experimental investigation (Gay & Airasian 2000; McMillan & Schumacher 2001). The
present study seeks to explore, and then describe how violence and antisocial behaviour
occur and are addressed by schools through socio-educational - rather than medical and
criminal justice - responses to students’ antisocial behaviour.
The second descriptive component of the present study is to design a plan for teachers on
how to deal effectively with antisocial and violent behaviour. This plan appears in Chapter 6.
Such a plan requires a rich amplitude of descriptive research.

4.3.3   Explorative research

It was suggested in Chapter 1, that there are several areas central to the present investigation
which have been either poorly investigated, or not investigated at all. This study is
exploratory in that it seeks to understand the role of teachers in addressing students antisocial
and violent behaviour in their schools. For example, relatively little research has been
directed at the importance of socialisation of working class students’ and its relationship
with antisocial and violent behaviour. The American national study, conducted by the
National Coalition of Advocates for Children (NCAC) which studied school violence since
the 1960s, discovered that working class students are ‘at-risk’ to commit antisocial and
violent behaviour in schools (Lowry, Sleet, Duncan, Powell & Kolbe 1995). Social structures
such as schools do not take into cognizance that working class students lack early childhood
primary socialisation programs which later reflect negatively in their schooling. It appears
that their circumstances are not accommodated in the school curriculum except by those few
teachers who seem to care about their educational needs. Thayer-Bacon (1999:24) claims
that, “ignoring the needs of working class students will result into overt and covert forms of
violence within schools”. Astor et al (1999:24-25), also noticed a prominent connection
between caring behaviours by teachers and violent behaviours in schools. In their study, they
identified teachers who made efforts to ensure students’ attendance, expected students to do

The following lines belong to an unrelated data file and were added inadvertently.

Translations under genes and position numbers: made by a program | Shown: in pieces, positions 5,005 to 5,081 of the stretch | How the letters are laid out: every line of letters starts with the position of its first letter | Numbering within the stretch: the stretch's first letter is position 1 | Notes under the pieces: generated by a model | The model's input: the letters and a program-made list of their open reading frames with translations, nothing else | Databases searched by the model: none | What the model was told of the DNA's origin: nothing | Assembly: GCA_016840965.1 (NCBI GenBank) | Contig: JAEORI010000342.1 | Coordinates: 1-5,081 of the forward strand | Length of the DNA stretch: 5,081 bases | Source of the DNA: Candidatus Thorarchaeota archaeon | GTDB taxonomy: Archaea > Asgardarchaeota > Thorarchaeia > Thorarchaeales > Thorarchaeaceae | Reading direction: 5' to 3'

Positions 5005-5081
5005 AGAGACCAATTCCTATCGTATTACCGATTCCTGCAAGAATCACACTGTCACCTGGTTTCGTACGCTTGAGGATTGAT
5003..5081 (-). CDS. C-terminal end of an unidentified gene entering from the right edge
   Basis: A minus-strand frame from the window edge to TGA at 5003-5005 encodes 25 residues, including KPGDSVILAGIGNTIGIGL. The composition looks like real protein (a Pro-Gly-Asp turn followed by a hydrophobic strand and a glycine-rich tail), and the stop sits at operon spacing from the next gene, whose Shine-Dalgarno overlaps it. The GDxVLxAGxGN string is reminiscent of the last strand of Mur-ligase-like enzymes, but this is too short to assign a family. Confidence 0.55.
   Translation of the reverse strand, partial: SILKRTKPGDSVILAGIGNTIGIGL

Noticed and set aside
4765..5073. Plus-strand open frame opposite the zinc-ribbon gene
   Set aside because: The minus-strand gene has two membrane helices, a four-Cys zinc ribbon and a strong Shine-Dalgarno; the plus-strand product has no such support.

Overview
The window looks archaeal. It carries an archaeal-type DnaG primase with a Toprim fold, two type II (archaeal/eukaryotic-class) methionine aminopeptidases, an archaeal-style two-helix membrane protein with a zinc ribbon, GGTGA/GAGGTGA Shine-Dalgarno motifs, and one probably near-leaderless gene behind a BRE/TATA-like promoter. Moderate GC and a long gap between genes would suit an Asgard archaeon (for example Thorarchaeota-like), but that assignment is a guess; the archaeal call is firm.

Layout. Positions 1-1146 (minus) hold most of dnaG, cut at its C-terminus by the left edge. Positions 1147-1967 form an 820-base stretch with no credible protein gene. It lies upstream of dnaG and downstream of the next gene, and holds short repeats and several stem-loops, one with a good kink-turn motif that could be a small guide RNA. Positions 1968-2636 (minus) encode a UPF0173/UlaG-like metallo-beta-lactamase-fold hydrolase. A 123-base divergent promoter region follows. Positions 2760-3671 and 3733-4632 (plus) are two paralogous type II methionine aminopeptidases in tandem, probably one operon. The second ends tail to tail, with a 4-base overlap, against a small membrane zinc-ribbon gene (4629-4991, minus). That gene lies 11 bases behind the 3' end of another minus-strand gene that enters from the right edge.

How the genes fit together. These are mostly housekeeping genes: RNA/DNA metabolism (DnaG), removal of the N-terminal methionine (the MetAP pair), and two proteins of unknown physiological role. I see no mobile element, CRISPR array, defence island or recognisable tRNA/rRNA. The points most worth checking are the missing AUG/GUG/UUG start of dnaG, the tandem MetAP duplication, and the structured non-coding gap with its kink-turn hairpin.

work, and went beyond what the students are expected to do in terms of their personal

Those teachers who intervene to meet the needs of such students are perceived as most
caring. Their intervention includes attending to issues which traditionally should be
addressed by families and the church. This is evident in the increasing number of young
parents who were themselves unsuccessful in school and need additional support and
assistance to support their own children’s educational efforts.

Unfortunately, there are few studies examining the above-mentioned issues. Since there are
few studies that look at these issues from the teacher’s viewpoint, there is clearly a need to
take an exploratory approach in the present research design, examining closely the role of
teachers in preventing student antisocial and violent behaviour.


4.4.1     Ethical measures

Ethical measures were observed throughout the investigation. The following measures were
followed:         Voluntary participation

Participants were fully informed of the purpose of the present investigation in advance. Each
participant gave his or her permission to be observed or interviewed. Following the
clarification, participants were given the option to discontinue participation, for any reason
whatsoever, at anytime in the process.

Deception refers to the falsification of the investigation’s expectations, or of giving other
false information. De Vos, Strydom, Fouché, Poggenpoel, Schurink and Schurink (1998:27)
describe falsification as the withholding of information, or the giving of false information, for
the purpose of luring into the study, the participants who might otherwise decline. No
deception was used in the present investigation, nor was any needed as all participants were
willing to participate.         Confidentiality and obscurity

Teachers and students who took part in this investigation were given assurance of full
confidentiality and anonymity. Other than identifying factors such as gender, race or general
location of a teacher’s school district (township in South Africa), no personal identifiable
information was divulged, nor were specific schools identified by name. Each teacher was
assigned a code letter(e.g Mr A, or Ms B).         Researcher’s competency and relationship with participants

Researchers are ethically obliged to possess a high level of competency and skill in
undertaking the study. In the present investigation, the researcher had served for 11 years as
teacher, vice-principal, head of a department, and lecturer of education and had completed
substantial graduate level study in research methodology. Moreover, the researcher has been
involved in community based antisocial and violent prevention projects. On that basis, the
researcher endeavoured to maintain a healthy relationship with each participant and shared a